Swift’s default configuration is currently designed to work in a single region, where a region is defined as a group of machines with high-bandwidth, low-latency links between them. However, configuration options exist that make running a performant multi-region Swift cluster possible.
For the rest of this section, we will assume a two-region Swift cluster: region 1 in San Francisco (SF), and region 2 in New York (NY). Each region shall contain within it 3 zones, numbered 1, 2, and 3, for a total of 6 zones.
Configuring Global Clusters¶
The proxy-server configuration options described below can be given generic
settings in the
[app:proxy-server] configuration section and/or given
specific settings for individual policies using
Per policy configuration.
This setting, combined with sorting_method setting, makes the proxy server prefer local backend servers for GET and HEAD requests over non-local ones. For example, it is preferable for an SF proxy server to service object GET requests by talking to SF object servers, as the client will receive lower latency and higher throughput.
By default, Swift randomly chooses one of the three replicas to give to the client, thereby spreading the load evenly. In the case of a geographically-distributed cluster, the administrator is likely to prioritize keeping traffic local over even distribution of results. This is where the read_affinity setting comes in.
sorting_method = affinity
read_affinity = r1=100
This will make the proxy attempt to service GET and HEAD requests from backends in region 1 before contacting any backends in region 2. However, if no region 1 backends are available (due to replica placement, failed hardware, or other reasons), then the proxy will fall back to backend servers in other regions.
sorting_method = affinity
read_affinity = r1z1=100, r1=200
This will make the proxy attempt to service GET and HEAD requests from backends in region 1 zone 1, then backends in region 1, then any other backends. If a proxy is physically close to a particular zone or zones, this can provide bandwidth savings. For example, if a zone corresponds to servers in a particular rack, and the proxy server is in that same rack, then setting read_affinity to prefer reads from within the rack will result in less traffic between the top-of-rack switches.
The read_affinity setting may contain any number of region/zone specifiers; the priority number (after the equals sign) determines the ordering in which backend servers will be contacted. A lower number means higher priority.
Note that read_affinity only affects the ordering of primary nodes (see ring docs for definition of primary node), not the ordering of handoff nodes.
This setting makes the proxy server prefer local backend servers for object PUT requests over non-local ones. For example, it may be preferable for an SF proxy server to service object PUT requests by talking to SF object servers, as the client will receive lower latency and higher throughput. However, if this setting is used, note that a NY proxy server handling a GET request for an object that was PUT using write affinity may have to fetch it across the WAN link, as the object won’t immediately have any replicas in NY. However, replication will move the object’s replicas to their proper homes in both SF and NY.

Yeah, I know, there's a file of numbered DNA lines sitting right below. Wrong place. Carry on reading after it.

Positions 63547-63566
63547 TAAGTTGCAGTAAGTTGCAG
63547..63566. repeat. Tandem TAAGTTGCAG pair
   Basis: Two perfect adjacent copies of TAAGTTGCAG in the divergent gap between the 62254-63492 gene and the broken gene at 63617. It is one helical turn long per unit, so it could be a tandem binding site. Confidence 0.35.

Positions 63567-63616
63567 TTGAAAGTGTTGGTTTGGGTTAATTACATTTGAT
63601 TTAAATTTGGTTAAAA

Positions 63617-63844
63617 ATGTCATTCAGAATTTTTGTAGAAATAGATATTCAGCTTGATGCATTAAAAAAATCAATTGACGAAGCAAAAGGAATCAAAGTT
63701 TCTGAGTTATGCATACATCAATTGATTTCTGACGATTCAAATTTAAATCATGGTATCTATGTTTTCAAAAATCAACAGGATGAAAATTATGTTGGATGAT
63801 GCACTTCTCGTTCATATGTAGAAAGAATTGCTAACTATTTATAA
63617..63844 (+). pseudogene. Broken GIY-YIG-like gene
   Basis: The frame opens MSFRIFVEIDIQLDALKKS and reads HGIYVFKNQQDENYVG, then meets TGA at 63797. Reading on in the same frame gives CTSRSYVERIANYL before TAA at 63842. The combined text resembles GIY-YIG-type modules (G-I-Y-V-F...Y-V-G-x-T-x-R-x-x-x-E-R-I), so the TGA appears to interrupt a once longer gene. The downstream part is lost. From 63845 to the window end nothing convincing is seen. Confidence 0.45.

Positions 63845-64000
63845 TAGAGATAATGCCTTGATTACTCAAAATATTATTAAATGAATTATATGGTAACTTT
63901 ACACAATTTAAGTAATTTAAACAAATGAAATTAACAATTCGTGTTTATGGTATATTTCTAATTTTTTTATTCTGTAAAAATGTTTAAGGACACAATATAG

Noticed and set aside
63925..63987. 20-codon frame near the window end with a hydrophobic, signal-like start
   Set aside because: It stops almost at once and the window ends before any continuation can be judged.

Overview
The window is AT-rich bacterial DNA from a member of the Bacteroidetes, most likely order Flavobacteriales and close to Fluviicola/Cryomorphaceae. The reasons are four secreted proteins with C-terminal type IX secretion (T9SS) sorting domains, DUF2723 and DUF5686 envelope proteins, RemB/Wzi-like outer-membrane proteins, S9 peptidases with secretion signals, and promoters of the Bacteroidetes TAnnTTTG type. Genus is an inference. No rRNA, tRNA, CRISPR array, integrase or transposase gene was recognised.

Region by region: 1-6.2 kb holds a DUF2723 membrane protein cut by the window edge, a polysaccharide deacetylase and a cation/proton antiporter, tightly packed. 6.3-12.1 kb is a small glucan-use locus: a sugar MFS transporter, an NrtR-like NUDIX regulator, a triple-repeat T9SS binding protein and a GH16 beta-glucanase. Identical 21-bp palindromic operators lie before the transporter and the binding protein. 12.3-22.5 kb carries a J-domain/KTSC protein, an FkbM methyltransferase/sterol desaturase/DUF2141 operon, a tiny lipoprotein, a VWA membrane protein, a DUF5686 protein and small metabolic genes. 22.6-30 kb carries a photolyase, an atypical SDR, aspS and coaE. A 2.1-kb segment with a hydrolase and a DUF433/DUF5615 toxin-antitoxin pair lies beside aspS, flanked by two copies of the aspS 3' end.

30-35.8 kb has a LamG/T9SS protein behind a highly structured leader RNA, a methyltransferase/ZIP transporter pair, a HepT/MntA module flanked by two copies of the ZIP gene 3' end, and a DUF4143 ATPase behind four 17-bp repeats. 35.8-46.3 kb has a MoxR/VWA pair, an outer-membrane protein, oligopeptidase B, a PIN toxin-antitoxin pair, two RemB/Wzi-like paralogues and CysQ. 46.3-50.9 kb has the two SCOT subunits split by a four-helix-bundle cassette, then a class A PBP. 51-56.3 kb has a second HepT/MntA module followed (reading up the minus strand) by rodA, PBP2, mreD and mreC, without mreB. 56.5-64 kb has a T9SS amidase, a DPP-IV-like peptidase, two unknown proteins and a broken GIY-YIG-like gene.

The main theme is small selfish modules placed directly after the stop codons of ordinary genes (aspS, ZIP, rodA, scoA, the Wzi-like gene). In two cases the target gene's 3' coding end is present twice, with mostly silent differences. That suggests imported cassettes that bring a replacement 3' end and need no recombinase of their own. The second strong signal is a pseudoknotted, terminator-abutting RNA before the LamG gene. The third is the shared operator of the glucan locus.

One potential issue with write_affinity is, end user may get 404 error when deleting objects before replication. The write_affinity_handoff_delete_count setting is used together with write_affinity in order to solve that issue. With its default configuration, Swift will calculate the proper number of handoff nodes to send requests to.
Note that only object PUT/DELETE requests are affected by the write_affinity setting; POST, GET, HEAD, OPTIONS, and account/container PUT requests are not affected.
This setting lets you trade data distribution for throughput. If write_affinity is enabled, then object replicas will initially be stored all within a particular region or zone, thereby decreasing the quality of the data distribution, but the replicas will be distributed over fast WAN links, giving higher throughput to clients. Note that the replicators will eventually move objects to their proper, well-distributed homes.
The write_affinity setting is useful only when you don’t typically read objects immediately after writing them. For example, consider a workload of mainly backups: if you have a bunch of machines in NY that periodically write backups to Swift, then odds are that you don’t then immediately read those backups in SF. If your workload doesn’t look like that, then you probably shouldn’t use write_affinity.
The write_affinity_node_count setting is only useful in conjunction with write_affinity; it governs how many local object servers will be tried before falling back to non-local ones.
write_affinity = r1
write_affinity_node_count = 2 * replicas
Assuming 3 replicas, this configuration will make object PUTs try storing the object’s replicas on up to 6 disks (“2 * replicas”) in region 1 (“r1”). Proxy server tries to find 3 devices for storing the object. While a device is unavailable, it queries the ring for the 4th device and so on until 6th device. If the 6th disk is still unavailable, the last replica will be sent to other region. It doesn’t mean there’ll have 6 replicas in region 1.
You should be aware that, if you have data coming into SF faster than your replicators are transferring it to NY, then your cluster’s data distribution will get worse and worse over time as objects pile up in SF. If this happens, it is recommended to disable write_affinity and simply let object PUTs traverse the WAN link, as that will naturally limit the object growth rate to what your WAN link can handle.